A new tmid-season premiere trailer for the highly awaited remainder of the sixth season of The Walking Dead."I thought, living behind these walls was possible. I was wrong."..(Read...)
We’re picking five games each week using the Supercontest lines.
Last week your hero (Jason) sewed up his 2nd straight winning season over Cinesport’s Noah Coslov with a 3-2 effort. Noah went 2-3 and there’s no way he can catch Jason. For the season:
We should have picked all 16 games to give him a chance, right?
Remember to factor in playoff positioning, NFL draft positioning, coaches with jobs on the line, and of course, injuries. As always, Oddsshark has some trends you can dig through to help you with your card.
Vikings +3 at Packers
Eagles +3 at Giants
Lions +1 at Bears
Chargers +9 at Broncos
Panthers -10.5 vs Bucs
Jason’s picks (note that we’ve got two head-to-head)
Packers -3 vs Vikings
Giants -3 vs Eagles
49ers +3.5 vs Rams
Chiefs -6.5 vs Raiders
Bengals -9 vs Ravens
After a strong first 14 weeks in the Supercontest, Jason struggled through December again. A 3-7 two-week collapse did him in. Last week’s 3-2 means that he could match last year’s 48 points … if he’s able to go 5-0. Two years ago, he finished with 41 points.
Illinois artist Jiyong Lee uses a special glass technique called cold working to create his unusual segmented sculptures inspired by the growth of cells. The artworks, part of a series called Segmentation, are created without glass blowing or kilns, but instead through a labor-intensive process of cutting, sanding, laminating, and carving. Lee shares about his work via his artist statement:
The segmentation series is inspired by my fascination with science of cell, its division and the journey of growth that starts from a single cell and goes through a million divisions to become a life. I work with glass that has transparency and translucency, two qualities that serve as perfect metaphors for what is known and unknown about life science. The segmented, geometrical forms of my work represent cells, embryos, biological and molecular structures—each symbolizing the building blocks of life as well as the starting point of life. The uniquely refined translucent glass surfaces suggest the mysterious qualities of cells and, on a larger scale, the cloudiness of their futures. The Segmentation series is subtle and quiet yet structurally complex.
To be clear, the images you see here are photographs of Lee’s work and are not digital renderings. His extraordinary attention to use of color and translucency in each object creates surprising optical effects. You can learn a bit more about Lee’s work in the video below from the Corning Museum of Glass and see some of his recent sculptures at Duane Reed Gallery. (via Faith is Torment)
Over the past few months, London-based designer and illustrator Seb Lester (previously) shared a number of hand-lettered logos on Instagram. Using only calligraphy pens, some minor preparation coupled with years of experience, the identities for brands like Coca Cola, Converse, and the New York Times seem to spring forth, perfectly formed, from his exquisitely controlled hand. Lester just released this video featuring ten of his favorite attempts. See many more here.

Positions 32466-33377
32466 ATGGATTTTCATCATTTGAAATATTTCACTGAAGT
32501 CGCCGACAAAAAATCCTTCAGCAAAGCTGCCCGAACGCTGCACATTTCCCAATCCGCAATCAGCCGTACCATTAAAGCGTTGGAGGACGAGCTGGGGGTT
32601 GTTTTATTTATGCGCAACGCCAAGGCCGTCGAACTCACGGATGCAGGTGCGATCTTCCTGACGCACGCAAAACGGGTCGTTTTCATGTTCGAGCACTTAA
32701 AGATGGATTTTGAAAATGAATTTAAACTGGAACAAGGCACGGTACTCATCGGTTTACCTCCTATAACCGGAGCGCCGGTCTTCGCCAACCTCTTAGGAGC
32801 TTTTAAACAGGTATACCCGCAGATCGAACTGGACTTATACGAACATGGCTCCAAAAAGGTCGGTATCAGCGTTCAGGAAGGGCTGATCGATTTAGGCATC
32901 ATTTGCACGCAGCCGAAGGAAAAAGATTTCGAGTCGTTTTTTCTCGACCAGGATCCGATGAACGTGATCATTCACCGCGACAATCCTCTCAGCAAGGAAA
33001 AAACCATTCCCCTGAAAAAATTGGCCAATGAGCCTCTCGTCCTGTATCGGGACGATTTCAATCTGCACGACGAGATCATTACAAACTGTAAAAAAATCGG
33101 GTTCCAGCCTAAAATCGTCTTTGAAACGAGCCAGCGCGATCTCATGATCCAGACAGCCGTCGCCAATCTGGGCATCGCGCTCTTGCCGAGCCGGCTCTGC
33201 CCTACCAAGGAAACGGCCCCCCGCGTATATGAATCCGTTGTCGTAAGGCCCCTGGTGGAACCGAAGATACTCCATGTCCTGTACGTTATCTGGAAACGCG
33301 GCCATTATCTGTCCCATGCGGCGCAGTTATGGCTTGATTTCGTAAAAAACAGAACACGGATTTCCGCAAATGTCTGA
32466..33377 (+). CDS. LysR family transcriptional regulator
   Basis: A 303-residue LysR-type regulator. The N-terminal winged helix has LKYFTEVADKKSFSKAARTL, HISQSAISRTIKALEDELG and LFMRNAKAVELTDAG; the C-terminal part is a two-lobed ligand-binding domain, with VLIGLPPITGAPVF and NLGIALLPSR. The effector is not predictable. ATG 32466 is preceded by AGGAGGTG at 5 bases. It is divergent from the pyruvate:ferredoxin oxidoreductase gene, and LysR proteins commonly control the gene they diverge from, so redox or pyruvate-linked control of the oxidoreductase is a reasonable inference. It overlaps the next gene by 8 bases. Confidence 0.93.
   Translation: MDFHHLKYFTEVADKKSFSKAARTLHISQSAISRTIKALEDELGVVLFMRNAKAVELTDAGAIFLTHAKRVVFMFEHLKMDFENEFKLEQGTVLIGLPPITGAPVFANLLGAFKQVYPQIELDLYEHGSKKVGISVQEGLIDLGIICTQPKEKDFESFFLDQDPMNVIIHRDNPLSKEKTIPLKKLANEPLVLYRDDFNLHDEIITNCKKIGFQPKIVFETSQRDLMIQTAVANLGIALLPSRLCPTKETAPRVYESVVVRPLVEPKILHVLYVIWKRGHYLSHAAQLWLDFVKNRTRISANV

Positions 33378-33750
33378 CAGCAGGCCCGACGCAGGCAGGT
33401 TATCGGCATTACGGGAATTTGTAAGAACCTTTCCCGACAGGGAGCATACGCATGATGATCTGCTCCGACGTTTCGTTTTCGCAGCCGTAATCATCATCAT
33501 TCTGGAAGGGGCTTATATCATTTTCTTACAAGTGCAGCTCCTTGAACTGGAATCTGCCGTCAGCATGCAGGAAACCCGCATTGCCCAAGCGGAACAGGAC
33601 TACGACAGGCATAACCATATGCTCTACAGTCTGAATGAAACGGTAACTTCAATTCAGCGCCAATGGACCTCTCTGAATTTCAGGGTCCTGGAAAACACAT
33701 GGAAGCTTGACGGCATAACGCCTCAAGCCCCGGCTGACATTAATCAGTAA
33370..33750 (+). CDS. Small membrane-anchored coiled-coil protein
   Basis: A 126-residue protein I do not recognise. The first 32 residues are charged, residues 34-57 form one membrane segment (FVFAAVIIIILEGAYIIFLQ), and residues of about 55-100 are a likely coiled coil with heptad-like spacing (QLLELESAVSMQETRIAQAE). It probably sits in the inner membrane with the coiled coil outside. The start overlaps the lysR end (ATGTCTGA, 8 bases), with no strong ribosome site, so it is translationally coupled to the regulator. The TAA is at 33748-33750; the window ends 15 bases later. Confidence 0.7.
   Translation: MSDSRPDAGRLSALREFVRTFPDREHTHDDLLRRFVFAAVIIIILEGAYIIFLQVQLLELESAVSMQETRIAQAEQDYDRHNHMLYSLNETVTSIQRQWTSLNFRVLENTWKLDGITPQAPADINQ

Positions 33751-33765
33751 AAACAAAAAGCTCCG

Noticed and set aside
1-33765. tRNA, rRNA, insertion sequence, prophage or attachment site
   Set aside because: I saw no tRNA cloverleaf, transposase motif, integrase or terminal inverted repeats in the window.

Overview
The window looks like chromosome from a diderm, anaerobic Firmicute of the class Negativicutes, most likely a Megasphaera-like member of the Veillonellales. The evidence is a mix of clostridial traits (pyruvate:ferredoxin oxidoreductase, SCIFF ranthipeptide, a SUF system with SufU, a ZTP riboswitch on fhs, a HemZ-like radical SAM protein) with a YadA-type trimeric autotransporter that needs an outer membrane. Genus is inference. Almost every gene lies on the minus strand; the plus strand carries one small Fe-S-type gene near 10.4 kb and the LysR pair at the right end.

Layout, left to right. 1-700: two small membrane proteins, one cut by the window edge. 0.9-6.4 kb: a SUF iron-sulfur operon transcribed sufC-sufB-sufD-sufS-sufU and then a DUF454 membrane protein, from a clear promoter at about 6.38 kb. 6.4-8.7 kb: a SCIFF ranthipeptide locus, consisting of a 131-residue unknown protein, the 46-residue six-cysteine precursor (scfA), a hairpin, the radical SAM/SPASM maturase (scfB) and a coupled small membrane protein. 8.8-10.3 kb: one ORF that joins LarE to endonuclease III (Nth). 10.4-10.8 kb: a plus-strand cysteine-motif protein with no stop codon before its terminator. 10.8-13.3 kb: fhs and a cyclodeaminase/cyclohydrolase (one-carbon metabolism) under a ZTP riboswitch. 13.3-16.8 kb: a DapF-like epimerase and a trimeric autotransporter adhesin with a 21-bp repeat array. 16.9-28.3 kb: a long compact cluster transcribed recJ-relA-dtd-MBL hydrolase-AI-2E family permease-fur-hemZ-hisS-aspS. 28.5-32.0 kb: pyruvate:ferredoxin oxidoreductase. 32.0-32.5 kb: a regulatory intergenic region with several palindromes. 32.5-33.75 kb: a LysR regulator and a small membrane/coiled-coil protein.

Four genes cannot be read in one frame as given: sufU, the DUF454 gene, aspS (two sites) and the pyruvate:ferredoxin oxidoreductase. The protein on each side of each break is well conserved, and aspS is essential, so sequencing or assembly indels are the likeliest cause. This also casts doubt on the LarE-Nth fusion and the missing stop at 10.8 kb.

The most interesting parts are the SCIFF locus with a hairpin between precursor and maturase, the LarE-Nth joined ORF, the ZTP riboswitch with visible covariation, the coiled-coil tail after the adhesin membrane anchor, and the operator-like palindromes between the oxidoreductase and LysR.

Norwegian visual artist Andreas Lie merges verdant landscapes and photographs of animals to creates subtle double exposure portraits. Snowy mountain peaks and thick forests become the shaggy fur of wolves and foxes, and even the northern lights appear through the silhouette of a polar bear. Lie is undoubtedly influenced by his surroundings in Bergen, Norway, a coastal city surrounded by seven mountains. Many of these are available as prints and other objects on Society6. (via Beautiful/Decay, Blu)
While exploring the shores around St. Joseph, Michigan last week, photographer Joshua Nowicki stumbled onto a bizarre phenomenon: dozens of small sand towers rising out of the beach, some over a foot tall. The strange layered sand castles are formed when blasts of wind slowly erode layers of frozen sand, much like how a river might slowly create a canyon. Nowicki returned yesterday to shoot more photos, but found that sunny skies were enough to melt them away. You can see more of his photography here. (via EarthSky)
“Here’s your assignment, Inspector Gadget: Use your powers of Eighties cartoon awesomeness to help Dr Clites defeat the dastardly Mayo Twins in their plot to take over the Iron Builder contest. Use the seed part in any way you can to outdo them. Bring along a small child and a talking dog, for when you inevitably get into trouble. Regards, Chief Quimby. THIS MESSAGE WILL SELF DESTRUCT.”
This 1,000-piece jigsaw puzzle contains exactly 1,000 different colors arranged in the form of a CMYK gamut and is guaranteed to drive you insane. The creator of the 1,000 Colors puzzle, Clemens Habicht, suggests the puzzle is actually easier than traditional image-based puzzles. When faced with a field of color, he says the placement of every piece becomes almost intuitive.